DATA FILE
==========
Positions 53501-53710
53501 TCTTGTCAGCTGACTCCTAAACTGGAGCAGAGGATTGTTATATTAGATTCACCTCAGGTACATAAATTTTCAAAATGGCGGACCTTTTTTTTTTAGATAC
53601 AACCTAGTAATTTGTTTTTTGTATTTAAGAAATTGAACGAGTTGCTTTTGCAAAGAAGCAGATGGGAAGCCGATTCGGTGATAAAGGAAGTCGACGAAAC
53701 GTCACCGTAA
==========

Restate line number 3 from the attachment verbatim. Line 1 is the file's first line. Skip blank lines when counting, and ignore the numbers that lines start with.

53601 AACCTAGTAATTTGTTTTTTGTATTTAAGAAATTGAACGAGTTGCTTTTGCAAAGAAGCAGATGGGAAGCCGATTCGGTGATAAAGGAAGTCGACGAAAC